Wednesday, February 23, 2011

Review: "The Social Network" All-American and All-World

TRASH IN MY EYE No. 17 (of 2011) by Leroy Douresseaux

The Social Network (2010)
Running time: 120 minutes (2 hours)
MPAA – PG-13 for sexual content, drug and alcohol use and language
DIRECTOR: David Fincher
WRITERS: Aaron Sorkin (based on the book The Accidental Billionaires by Ben Mezrich)
PRODUCERS: Dana Brunetti, Ceán Chaffin, Michael De Luca, and Scott Rudin
EDITORS: Kirk Baxter and Angus Wall
COMPOSER: Trent Reznor and Atticus Ross


Starring: Jesse Eisenberg, Andrew Garfield, Armie Hammer, Justin Timberlake, Max Minghella, Rashida Jones, Joseph Mazzello, Brenda Song, Josh Pence, and Rooney Mara

The Social Network is perhaps the most critically acclaimed film of 2010, having won close to 20 best picture honors from critics groups and organizations. Directed by David Fincher and written by Aaron Sorkin, The Social Network is a fictional account and dramatization of the founding of Facebook, the hugely popular social-networking website.

The film begins on a fall night in 2003, when Boston University student, Erica Albright (Rooney Mara), breaks up with Harvard undergrad, Mark Zuckerberg (Jesse Eisenberg). A computer programming genius, Zuckerberg sits down at his computer and lashes out in a flurry of blogging and programming that launches “FaceMash.” Zuckerberg’s new website not only captures the attention of the entire Harvard campus, but also gets the attention of a trio of budding entrepreneurs. That night, in his dorm room after the breakup, leads to what will become “The Facebook” which will eventually become the global social network, Facebook. This revolution in communication, however, brings Zuckerberg both success and a horde of broken friendships, partnerships, and lawsuits.

The Social Network is about several things. It is about Mark Zuckerberg, about the founding of Facebook, about a clash of privileged and ambitious personalities, and about perception and point of view. Most of all, The Social Network seems to be about the beginnings of a map to the future. The triumph of Aaron Sorkin’s screenplay is how he compressed all of this and dramatized in two hours what was probably dull and tedious in real life – including Zuckerberg’s legal wrangling. Sorkin makes nerds come across as sexy masters of the universe. Slimy bastards (like Justin Timberlake’s Sean Parker) seem like rock stars. Parties are shinier, and Harvard’s campus is like a hub, the nexus where all exciting places meet.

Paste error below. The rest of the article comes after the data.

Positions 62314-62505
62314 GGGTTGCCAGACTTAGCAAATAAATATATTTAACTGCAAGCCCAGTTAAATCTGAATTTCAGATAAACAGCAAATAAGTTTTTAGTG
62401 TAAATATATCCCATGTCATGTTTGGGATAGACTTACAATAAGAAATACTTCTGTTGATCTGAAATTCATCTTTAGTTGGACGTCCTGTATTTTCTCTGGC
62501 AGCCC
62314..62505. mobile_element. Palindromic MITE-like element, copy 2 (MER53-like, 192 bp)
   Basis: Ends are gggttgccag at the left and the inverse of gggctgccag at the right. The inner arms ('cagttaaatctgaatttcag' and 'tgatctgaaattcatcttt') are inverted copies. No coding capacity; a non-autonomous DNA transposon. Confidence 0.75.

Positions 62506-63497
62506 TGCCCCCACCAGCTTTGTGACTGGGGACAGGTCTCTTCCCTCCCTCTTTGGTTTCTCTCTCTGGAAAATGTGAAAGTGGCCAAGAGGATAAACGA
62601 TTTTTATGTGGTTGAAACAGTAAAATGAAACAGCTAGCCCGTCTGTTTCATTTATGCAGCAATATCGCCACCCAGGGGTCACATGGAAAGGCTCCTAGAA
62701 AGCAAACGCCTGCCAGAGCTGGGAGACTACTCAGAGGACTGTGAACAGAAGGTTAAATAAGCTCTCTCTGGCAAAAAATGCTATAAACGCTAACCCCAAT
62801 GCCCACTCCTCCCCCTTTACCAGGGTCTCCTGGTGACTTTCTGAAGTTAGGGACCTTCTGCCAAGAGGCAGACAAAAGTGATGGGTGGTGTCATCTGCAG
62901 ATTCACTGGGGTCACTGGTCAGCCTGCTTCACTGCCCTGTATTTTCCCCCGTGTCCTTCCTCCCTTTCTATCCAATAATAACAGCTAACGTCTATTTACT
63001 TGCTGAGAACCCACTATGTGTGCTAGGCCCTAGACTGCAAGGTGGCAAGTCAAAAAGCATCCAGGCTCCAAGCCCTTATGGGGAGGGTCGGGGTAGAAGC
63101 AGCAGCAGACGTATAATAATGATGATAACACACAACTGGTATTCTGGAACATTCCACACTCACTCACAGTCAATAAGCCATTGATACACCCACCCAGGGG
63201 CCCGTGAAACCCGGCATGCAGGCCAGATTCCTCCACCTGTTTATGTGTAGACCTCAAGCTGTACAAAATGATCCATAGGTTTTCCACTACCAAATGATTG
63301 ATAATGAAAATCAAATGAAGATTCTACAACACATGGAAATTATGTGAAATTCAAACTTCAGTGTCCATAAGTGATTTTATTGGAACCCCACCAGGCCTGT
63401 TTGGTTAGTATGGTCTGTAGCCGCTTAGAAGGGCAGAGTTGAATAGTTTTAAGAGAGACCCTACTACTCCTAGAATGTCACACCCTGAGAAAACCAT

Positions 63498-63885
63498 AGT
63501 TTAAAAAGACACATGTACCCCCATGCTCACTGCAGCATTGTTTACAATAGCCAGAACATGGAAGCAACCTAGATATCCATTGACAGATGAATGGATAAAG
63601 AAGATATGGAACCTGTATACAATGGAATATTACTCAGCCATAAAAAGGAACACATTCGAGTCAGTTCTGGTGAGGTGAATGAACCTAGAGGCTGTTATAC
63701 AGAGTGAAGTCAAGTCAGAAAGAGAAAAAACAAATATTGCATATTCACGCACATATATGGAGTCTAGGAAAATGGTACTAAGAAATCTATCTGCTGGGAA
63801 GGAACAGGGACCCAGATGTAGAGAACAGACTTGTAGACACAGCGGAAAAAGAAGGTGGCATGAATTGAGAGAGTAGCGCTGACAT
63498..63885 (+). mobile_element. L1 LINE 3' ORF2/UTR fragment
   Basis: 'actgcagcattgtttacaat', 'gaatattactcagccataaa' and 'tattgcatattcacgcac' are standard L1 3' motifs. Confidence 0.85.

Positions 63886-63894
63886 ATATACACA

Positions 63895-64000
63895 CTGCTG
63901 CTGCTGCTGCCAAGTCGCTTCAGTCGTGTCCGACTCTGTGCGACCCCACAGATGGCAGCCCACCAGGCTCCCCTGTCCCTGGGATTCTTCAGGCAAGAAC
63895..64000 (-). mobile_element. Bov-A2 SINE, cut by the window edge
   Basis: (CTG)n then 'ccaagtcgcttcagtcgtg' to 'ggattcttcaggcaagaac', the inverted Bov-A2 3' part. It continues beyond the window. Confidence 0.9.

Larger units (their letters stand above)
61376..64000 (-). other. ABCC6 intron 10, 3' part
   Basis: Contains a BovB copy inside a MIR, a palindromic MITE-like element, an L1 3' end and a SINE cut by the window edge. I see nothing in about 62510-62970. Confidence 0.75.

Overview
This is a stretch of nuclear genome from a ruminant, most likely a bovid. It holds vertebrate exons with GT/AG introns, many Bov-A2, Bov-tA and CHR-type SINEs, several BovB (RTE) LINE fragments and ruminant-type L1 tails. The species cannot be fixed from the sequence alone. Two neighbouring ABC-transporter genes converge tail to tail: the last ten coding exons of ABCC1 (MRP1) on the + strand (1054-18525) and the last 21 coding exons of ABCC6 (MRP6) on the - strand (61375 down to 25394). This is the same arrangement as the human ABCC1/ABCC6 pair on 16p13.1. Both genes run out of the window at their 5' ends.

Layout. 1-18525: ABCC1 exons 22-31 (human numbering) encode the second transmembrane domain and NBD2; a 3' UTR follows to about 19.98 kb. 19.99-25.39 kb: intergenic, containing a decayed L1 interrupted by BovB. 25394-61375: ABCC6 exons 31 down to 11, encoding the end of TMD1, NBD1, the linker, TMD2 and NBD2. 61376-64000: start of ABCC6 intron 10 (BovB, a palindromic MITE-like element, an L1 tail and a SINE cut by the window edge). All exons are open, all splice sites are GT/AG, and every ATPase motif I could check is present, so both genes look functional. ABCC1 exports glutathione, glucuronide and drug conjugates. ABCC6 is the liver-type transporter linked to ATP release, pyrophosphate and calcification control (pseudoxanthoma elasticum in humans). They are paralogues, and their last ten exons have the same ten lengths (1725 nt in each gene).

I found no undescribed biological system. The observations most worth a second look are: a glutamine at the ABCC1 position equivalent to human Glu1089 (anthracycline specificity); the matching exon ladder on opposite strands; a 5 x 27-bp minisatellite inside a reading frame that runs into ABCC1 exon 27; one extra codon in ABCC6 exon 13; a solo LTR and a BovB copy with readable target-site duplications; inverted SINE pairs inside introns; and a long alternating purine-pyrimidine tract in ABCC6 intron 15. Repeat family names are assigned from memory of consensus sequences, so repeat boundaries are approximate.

And the performances meet and match Sorkin’s exceptional screenplay. Jesse Eisenberg has made a career of playing likeable, amiable dweebs, but as Mark Zuckerberg, he turns that on its head with this outstanding, sublime performance. Eisenberg’s Zuckerberg is like a god, a genius whose indomitable spirit smolders behind a mask of petulance, detachment, and a pout. Zuckerberg should be so Garbo-cool.

I’ve thought for a long time that Justin Timberlake had the dramatic chops to pull off good roles; now, I have proof. Timberlake makes Sean Parker (founder of Napster) cool and attractive, the guy you’d want in your corner, and you’d still forgive his cocaine habit and general sliminess. Andrew Garfield almost steals the film as Eduardo Saverin, a character who is the only adult in the room (which makes him a tragic fall guy). Armie Hammer makes the most of his every moment as the twins, Cameron and Tyler Winklevoss (with actor Josh Pence doing body double duties) by giving each brother a separate, distinct personality.

The one who pulls it all together and makes The Social Network arguable the best film of 2010 is director David Fincher. The phrase, “visionary director,” gets thrown around a lot about talented hack directors (like Zack Snyder), but since Fincher’s mid-90s film, Se7en, it has been obvious that he is a true visionary. Fincher makes The Social Network operate like a suspense thriller; that’s why Sorkin’s tale of conniving nerds is never boring and always gripping. Here, computers, programming codes, and the Internet are like shiny guns, weapons that make these nerds seem like crazy, sexy, cool gangstas.

The Social Network is compelling drama – mesmerizing, hypnotic, and engaging. Everything about it works, and everyone involved should get credit for their great efforts, especially David Fincher.

10 of 10

Wednesday, February 23, 2011


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